Since the April 16 tragedy, when 32 lives were lost, three Virginia Tech students have honored and celebrated the lives of the victims through the reading and presentation of their bios. The event, however, will not occur this year.

Colleen Thon, Class of 2014, started the project. She first became involved in the April 16 commemorative as the HokieBird. She attended a vigil on April 16, 2011, as the mascot. In the following years, she organized the reading of the biographies of the 32 victims.

“I started the event because I found that a lot of students who weren’t there that day, (myself included), sometimes misplaced the day of April 16th for a day to feel a sense of school spirit and unity without also remembering the victims themselves. I hated the fact that the shooter was more well known than the 32,” Thon wrote in an email to the Collegiate Times.

Moustapha Ouattara, a senior studying political science, took over the presentation in April of 2015, after hearing Thon’s presentation his freshman year.

I attended, really liked the way (Thon) did it and talked to her afterwards about taking it over because she was a senior at the time,” Ouattara said. “Ever since she left, after that, I’ve continued it for the past three years. This will be my third year, personally.”

From attending to his first time reading the bios, telling the stories of the 32 victims has been emotional for Ouattara, even though he did not know any of the individuals personally.

“It’s been quite the roller coaster … So, having gone to the first one, the way Colleen did it, I had never really explored any of the 32’s lives,” Ouattara said. “Just going through that, and understanding who they were even though you never met them, you felt a certain closeness to them … You really do feel a closeness when you’re reading the bios. It’s almost as if you knew them, that they were a part of you. You start to realize certain facts and tidbits about some of them that you see in yourself. It’s really sad …

“It’s tough. The very first time I did them, I couldn’t even get through all of them without having to stop and catch (my) breath and, you know, the sniffling starts … Once you see that in the audience, people are starting to tear up, and cry and dabbing their eyes, it makes you feel more at ease that you’re not the only one breaking down … These were human lives that once upon a time walked the campus that you’re walking now. Their lives were cut far too short.”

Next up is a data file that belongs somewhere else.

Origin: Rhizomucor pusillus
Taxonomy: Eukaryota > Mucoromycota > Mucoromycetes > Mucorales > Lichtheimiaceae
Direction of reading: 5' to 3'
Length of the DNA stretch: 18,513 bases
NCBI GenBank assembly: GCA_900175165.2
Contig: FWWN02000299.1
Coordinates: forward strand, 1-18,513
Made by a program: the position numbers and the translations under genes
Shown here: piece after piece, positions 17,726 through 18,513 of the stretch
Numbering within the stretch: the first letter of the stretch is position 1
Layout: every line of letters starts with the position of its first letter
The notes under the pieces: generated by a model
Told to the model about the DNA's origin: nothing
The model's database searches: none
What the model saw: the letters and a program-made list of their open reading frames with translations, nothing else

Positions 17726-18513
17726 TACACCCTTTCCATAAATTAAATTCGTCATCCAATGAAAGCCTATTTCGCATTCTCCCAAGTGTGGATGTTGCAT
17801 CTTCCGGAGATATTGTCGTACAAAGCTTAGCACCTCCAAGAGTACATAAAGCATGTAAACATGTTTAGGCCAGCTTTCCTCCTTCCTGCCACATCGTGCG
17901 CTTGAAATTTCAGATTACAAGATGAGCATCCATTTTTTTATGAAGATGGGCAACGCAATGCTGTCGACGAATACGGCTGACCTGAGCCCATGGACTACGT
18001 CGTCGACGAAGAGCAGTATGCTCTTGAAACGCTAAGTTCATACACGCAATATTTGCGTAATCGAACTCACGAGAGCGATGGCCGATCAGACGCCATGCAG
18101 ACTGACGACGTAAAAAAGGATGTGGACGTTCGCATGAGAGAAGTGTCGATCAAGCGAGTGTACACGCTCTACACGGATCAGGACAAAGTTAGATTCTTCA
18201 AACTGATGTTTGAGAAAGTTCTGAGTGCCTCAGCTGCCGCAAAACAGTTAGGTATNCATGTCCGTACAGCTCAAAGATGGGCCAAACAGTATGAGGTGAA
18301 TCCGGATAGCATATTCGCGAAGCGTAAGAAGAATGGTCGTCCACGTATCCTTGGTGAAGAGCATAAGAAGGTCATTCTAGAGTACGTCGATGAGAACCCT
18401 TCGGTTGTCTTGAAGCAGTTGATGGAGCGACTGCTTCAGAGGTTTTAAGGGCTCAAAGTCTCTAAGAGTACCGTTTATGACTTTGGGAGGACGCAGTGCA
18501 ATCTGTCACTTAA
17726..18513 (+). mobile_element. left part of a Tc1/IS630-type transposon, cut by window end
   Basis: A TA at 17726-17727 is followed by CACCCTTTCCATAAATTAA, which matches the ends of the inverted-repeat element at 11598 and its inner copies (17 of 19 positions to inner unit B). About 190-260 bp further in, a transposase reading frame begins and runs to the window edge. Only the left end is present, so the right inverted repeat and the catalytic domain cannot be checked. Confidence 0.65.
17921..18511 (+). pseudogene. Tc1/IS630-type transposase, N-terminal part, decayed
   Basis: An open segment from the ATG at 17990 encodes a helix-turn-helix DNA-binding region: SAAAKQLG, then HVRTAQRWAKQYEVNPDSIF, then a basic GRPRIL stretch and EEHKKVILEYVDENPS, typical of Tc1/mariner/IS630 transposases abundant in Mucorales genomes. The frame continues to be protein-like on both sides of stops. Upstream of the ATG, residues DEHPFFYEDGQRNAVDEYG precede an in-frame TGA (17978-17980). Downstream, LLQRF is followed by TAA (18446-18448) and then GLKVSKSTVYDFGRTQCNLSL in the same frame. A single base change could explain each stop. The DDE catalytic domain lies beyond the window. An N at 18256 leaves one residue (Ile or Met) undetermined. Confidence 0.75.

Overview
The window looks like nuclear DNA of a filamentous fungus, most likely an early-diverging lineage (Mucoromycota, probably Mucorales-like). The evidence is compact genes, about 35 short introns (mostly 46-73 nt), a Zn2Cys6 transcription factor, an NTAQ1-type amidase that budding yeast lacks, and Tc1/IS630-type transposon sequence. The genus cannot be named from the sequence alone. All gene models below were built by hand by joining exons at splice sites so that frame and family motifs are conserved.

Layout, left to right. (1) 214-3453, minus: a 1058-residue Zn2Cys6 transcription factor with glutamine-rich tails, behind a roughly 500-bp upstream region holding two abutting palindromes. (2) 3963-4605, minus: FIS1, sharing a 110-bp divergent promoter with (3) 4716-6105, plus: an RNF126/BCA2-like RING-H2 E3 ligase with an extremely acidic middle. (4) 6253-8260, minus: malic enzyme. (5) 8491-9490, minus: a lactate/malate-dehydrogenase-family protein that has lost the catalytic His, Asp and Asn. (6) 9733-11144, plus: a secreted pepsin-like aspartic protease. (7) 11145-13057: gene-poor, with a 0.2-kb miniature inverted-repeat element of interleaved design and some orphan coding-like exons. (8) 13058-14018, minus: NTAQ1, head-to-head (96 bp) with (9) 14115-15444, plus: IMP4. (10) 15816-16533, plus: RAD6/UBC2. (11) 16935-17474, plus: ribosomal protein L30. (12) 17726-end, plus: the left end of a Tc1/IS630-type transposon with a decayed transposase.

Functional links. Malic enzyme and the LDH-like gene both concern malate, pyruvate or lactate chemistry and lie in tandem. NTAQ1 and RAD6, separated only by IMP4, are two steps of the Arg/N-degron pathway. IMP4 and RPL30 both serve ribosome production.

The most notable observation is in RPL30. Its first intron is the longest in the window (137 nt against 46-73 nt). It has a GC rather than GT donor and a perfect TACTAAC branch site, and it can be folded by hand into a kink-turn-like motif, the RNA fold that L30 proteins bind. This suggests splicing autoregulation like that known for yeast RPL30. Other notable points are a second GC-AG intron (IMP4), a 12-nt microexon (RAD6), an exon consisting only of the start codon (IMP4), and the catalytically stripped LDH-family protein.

Ryan Plummer, an alumnus of Virginia Tech who is currently in the university’s master’s program in business analytics, has aided Ouattara in preparing for and in reading the bios of the victims for the past two years.

Unlike Ouattara, Plummer was in Blacksburg on April 16. He was getting his license and registration renewed a few blocks away, when a friend walked by and told him what was happening. He got to campus as soon as he could.

“I went straight to the building,” Plummer said. “I knew many people that had classes in that building and I think the last ambulance was just leaving when I got there. The only thing I remember is that was the first time I had seen a blood stain on the ground … There was just one giant spot on the sidewalk, they didn’t have the chance to block anything off, so everything was chaos … I had the picture (of the blood stain in) my phone for a while to remind me why I had the goals I had in life and with the military.”

The semester after the shooting, Plummer enlisted in the Marines. After he finished his enlistment, he came back to Virginia Tech and graduated in the spring of 2016.

“If I ever said I had a righteous fury in my life, it was that day. I promised myself that if anything like that ever happened again, I’d know how to stop it, because in that point in my life I don’t think I could have,” Plummer said.